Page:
What’s Involved in Growing Your Own Marijuana?
Many people who live in legal cannabis states have decided to grow their own crops. Cannabis cultivation can be a challenge even for an experienced gardener, but with a bit of help, it’s possible to avoid common errors that diminish the quality of the crop. Here, you’ll learn what’s involved in at-home cannabis cultivation.
Choosing a Reputable Seed Bank
Some first-time growers choose the cheapest seeds available simply to save a few dollars—but that strategy can backfire. It’s important to choose seeds with good genetics when you grow your own marijuana. Do some research and find a good seed bank or start with clones from a reliable source.
Giving Seedlings Plenty of Light
Lighting largely determines the quality of a crop as well as plant size and the speed of growth. While outdoor crops receive natural light, indoor plants need additional care. Invest in HID (high intensity discharge) or full-spectrum LED lights that allow you to change the light wavelength based on growing plants’ needs.
Using High-Quality Water
The minerals in water can adversely affect plant growth. When cultivating cannabis at home, consider adding a reverse osmosis or filtration system. Change the filters often and periodically test the water to determine its mineral content.
Giving Plants Plenty of Space
To grow top-quality cannabis, be sure to leave enough space between plants. Techniques such as LST, or low-stress training, where plants are tied down while they’re young, will ensure proper light dispersal and better plant health. Other tools, including fans and filters, will improve airflow.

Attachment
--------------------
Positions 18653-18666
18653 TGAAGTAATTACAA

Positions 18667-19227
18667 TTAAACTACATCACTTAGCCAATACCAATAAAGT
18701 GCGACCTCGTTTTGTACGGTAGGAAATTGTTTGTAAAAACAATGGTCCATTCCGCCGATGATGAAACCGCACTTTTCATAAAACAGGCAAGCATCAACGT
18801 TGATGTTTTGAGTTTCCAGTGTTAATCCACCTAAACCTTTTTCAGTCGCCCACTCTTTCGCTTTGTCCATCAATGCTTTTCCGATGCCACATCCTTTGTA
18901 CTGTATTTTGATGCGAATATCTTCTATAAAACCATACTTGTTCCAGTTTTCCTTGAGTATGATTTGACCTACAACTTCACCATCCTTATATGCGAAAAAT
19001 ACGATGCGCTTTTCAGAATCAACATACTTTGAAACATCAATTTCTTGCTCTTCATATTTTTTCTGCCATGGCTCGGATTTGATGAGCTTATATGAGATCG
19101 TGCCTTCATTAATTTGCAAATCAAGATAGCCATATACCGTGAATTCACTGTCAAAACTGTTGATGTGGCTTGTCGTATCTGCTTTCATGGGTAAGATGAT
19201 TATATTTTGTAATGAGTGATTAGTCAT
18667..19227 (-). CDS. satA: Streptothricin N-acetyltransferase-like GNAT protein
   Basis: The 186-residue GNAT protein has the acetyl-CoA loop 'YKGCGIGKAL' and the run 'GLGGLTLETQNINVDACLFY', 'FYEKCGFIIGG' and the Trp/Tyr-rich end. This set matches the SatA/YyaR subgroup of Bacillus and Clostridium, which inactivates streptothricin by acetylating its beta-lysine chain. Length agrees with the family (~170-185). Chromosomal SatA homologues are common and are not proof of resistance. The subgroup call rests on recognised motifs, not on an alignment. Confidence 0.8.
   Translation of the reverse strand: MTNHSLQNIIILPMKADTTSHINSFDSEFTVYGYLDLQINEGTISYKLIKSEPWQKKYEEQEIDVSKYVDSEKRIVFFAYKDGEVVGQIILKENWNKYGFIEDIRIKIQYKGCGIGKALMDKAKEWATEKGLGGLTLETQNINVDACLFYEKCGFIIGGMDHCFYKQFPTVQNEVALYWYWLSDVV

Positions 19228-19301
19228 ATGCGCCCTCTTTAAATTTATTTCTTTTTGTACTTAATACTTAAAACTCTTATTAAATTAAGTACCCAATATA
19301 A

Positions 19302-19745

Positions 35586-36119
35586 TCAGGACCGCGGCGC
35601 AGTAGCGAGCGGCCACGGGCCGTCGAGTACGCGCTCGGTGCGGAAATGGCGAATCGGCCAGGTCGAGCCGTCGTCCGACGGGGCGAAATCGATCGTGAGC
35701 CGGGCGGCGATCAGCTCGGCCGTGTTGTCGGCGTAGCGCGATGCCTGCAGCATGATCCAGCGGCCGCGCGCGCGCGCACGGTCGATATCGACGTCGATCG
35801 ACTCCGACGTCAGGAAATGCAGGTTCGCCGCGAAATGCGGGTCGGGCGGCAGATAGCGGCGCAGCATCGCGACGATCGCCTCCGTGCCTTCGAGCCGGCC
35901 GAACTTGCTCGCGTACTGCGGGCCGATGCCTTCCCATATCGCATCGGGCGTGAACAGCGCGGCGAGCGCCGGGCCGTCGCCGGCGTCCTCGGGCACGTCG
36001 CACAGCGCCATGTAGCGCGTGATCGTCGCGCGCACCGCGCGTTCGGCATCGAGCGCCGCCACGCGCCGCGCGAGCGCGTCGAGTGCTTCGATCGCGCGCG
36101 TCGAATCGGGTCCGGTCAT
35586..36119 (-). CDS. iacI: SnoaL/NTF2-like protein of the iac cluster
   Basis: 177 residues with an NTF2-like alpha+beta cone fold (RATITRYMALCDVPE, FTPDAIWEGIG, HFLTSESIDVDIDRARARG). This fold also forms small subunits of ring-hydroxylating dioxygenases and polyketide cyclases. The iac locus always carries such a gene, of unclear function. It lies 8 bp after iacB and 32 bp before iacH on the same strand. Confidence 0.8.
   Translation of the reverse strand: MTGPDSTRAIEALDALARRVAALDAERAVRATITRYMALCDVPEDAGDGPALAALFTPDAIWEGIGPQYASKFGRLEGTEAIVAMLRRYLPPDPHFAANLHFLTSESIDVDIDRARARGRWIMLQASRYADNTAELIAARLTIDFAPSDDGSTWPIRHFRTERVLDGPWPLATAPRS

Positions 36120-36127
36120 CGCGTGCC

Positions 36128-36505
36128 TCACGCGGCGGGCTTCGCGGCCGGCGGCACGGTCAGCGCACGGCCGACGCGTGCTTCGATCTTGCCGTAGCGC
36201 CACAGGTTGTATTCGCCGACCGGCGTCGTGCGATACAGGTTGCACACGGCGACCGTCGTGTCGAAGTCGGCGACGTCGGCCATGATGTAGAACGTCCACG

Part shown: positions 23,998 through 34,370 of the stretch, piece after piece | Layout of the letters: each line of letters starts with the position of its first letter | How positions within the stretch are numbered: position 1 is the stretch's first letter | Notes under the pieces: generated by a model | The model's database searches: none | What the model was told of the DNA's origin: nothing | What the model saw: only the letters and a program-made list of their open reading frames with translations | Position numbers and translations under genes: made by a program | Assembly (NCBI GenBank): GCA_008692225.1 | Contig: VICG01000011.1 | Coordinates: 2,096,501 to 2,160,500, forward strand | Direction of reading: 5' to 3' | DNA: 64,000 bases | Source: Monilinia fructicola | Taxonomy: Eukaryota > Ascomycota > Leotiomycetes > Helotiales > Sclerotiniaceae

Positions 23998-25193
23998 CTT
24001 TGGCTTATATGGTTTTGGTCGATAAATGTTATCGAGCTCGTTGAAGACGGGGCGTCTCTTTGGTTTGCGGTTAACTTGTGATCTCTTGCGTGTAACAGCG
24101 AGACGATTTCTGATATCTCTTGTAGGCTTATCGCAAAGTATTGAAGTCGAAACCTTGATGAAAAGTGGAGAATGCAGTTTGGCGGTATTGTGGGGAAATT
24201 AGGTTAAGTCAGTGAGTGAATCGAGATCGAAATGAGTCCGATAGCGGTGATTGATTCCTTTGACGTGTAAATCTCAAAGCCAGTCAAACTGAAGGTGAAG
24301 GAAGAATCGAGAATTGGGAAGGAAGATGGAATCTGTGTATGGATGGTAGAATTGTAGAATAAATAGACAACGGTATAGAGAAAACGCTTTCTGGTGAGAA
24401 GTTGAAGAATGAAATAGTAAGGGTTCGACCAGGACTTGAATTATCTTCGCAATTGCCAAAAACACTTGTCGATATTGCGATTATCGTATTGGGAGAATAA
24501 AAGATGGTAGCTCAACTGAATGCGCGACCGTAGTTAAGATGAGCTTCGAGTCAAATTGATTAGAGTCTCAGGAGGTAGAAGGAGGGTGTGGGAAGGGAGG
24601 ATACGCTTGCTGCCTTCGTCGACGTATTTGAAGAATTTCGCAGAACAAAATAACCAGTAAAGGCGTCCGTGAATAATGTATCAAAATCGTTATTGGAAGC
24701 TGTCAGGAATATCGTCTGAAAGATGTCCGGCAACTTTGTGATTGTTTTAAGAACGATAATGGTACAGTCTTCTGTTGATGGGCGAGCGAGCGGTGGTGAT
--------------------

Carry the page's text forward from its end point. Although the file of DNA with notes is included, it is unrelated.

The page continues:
Providing Enough Nutrients
An important step in home cannabis cultivation is giving plants enough nutrients at each growth stage. These nutrients are crucial when feeding growing plants.
These are the main nutrients marijuana plants need, but others are important as well. Use magnesium, calcium, sulfur, manganese, sugar, and amino acids to properly nourish plants and give them the best chance of a healthy life.
While LST and other techniques don’t involve cutting, growers must prune their plants to increase crop yields and eliminate low-quality buds. During the vegetative phase, consider removing low-growing branches to reduce the risk of pest infestation.
Adequate Humidity and Temperature
Cannabis is a resilient plant that can grow under various conditions, but indoor crops must be grown at the right humidity and room temperature. Even the smallest changes affect plant growth, so precision is essential at every stage in the plant life cycle.
Harvesting at the Right Time
It’s the time all growers wait for because it’s when all that hard work pays off. However, harvesting plants early decreases the buds’ THC content, and all your effort will go to waste. The best crops are harvested based on trichome and pistil color, bud shape and consistency, and leaf color and condition.
Proper Drying and Curing
While most growers assume the hard work is over once the crop has been harvested, that’s not the case. Drying and curing are essential to the taste, quality, and THC content of the crop. Follow these steps.
- Cut the plants down and put the branches on a drying rack.
- Remove the largest fan leaves.
- Dry the buds slowly at about 50% humidity and a room temperature of 65-75° F.
- Cure the buds by putting them into airtight containers with wide openings. Store the containers in a dry, dark area and check them regularly.
While it takes about two or three weeks for the buds to be ready for consumption, many growers have seen better results from curing their crops for approximately two months. In short, the longer the buds are allowed to cure, the more enjoyable they’ll be.
Follow These Steps for High-Quality Crops
Home growers must consider numerous factors when cultivating cannabis. By considering these factors and being patient, the growers are more likely to produce buds they can be proud of.